The problem is, in order for Iraq to have peace and security, the capital must first be made secure, which is why President Bush chose to send in more troops.
As correspondent Lara Logan reports, many in Baghdad fear it is an impossible task, given how chaotic the city has become, with terrorists, insurgents, and now a brutal civil war tearing the society apart.
When Mahmud al Wadi gets ready to take his kids to school, he says, "The first thing I prepare them, I prepare my weapon of course."
There couldn't be a better metaphor for what it's like living in Baghdad today: without his gun, Mahmud won't even attempt the drive.
He calls ahead to friends and neighbors to make sure the roads are clear of danger. And he tells Logan he never goes the same way, changing his route every day.
It's just a short drive, but he can never know how long it will take to get there. He cracks the window so he can hear if there's gunfire or mortars nearby. The day 60 Minutes went with him, they never made it to school – they didn't even make it out of their neighborhood, because the military had blocked all the roads.
Asked if his children are afraid, Mahmud tells Logan, "Believe me, they are afraid. Because when I told them, 'Tomorrow we'll not go to the school.' He will be very, very enjoy about this."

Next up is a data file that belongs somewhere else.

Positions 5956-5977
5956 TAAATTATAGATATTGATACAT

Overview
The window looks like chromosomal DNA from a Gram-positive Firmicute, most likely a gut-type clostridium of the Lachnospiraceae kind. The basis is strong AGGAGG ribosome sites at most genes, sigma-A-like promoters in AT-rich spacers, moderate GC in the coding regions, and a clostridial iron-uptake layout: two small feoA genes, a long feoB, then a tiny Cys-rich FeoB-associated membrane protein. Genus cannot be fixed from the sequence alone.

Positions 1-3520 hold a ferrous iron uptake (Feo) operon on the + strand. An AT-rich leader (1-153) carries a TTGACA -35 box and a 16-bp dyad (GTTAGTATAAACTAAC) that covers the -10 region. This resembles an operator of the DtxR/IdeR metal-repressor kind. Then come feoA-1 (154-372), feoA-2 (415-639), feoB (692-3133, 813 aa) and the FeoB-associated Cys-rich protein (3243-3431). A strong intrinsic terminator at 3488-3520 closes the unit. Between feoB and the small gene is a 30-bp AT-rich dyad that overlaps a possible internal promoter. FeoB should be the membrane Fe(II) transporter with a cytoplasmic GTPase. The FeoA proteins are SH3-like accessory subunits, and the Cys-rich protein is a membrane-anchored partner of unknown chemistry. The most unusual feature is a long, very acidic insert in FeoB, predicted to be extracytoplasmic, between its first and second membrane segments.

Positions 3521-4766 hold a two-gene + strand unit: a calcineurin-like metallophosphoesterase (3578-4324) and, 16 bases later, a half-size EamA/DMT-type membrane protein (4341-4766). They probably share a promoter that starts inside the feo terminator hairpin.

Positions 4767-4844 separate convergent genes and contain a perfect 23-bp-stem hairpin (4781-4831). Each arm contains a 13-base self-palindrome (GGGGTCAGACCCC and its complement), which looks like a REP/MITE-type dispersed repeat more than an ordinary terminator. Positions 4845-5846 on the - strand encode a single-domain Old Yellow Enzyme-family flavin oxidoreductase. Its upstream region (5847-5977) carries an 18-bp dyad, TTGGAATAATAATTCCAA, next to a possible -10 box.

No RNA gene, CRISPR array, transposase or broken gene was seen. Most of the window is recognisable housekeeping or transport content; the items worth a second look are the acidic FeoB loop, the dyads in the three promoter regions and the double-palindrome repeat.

The only time his children ever really get to leave the house is to go to school. Otherwise they stay home.
"What kind of life is that?" Logan asks.
"No life," Mahmud says.
Mahmud's family lives on the edge of Adamiya, a violent neighborhood overtaken by hardcore insurgents and under constant attack by Shiite militias. It's off-limits to Western civilians, so the images for Logan's report were filmed by an Iraqi cameraman.
For the interview, the family had to come meet 60 Minutes, traveling across town for the first time in three years – a risk they said was worth taking to tell their story.
Asked about his daily life in Iraq, Mahmud tells Logan, "If I want to talk about this, I don't need 60 minutes, I need 60 million minutes to told you how do we live."
60 Minutes went with Mahmud, who lives off his small military pension, to see what it takes to do a simple chore like getting gas for his car.
What drivers in Baghdad face are massive queues; on the day 60 Minutes accompanied Mahmud, the queue at the gas station stretched for four miles. Sometimes, Mahmud says, he has had to wait in line for three days, sleeping there and waiting.
"And then when I come they say there is no fuel," he tells Logan.
But none of these hardships compare to the fear he has for his family, in a country where civilians – even children – are victims of kidnappings, or worse.
"When they take my boy, just they will kill him," Mahmud fears. "But when they take girl, no. They do other thing maybe."
Mahmud fears they will rape her which, he says, would be worse than killing her – because, in Iraq's Muslim culture, rape of a daughter brings shame on the victim and the whole family.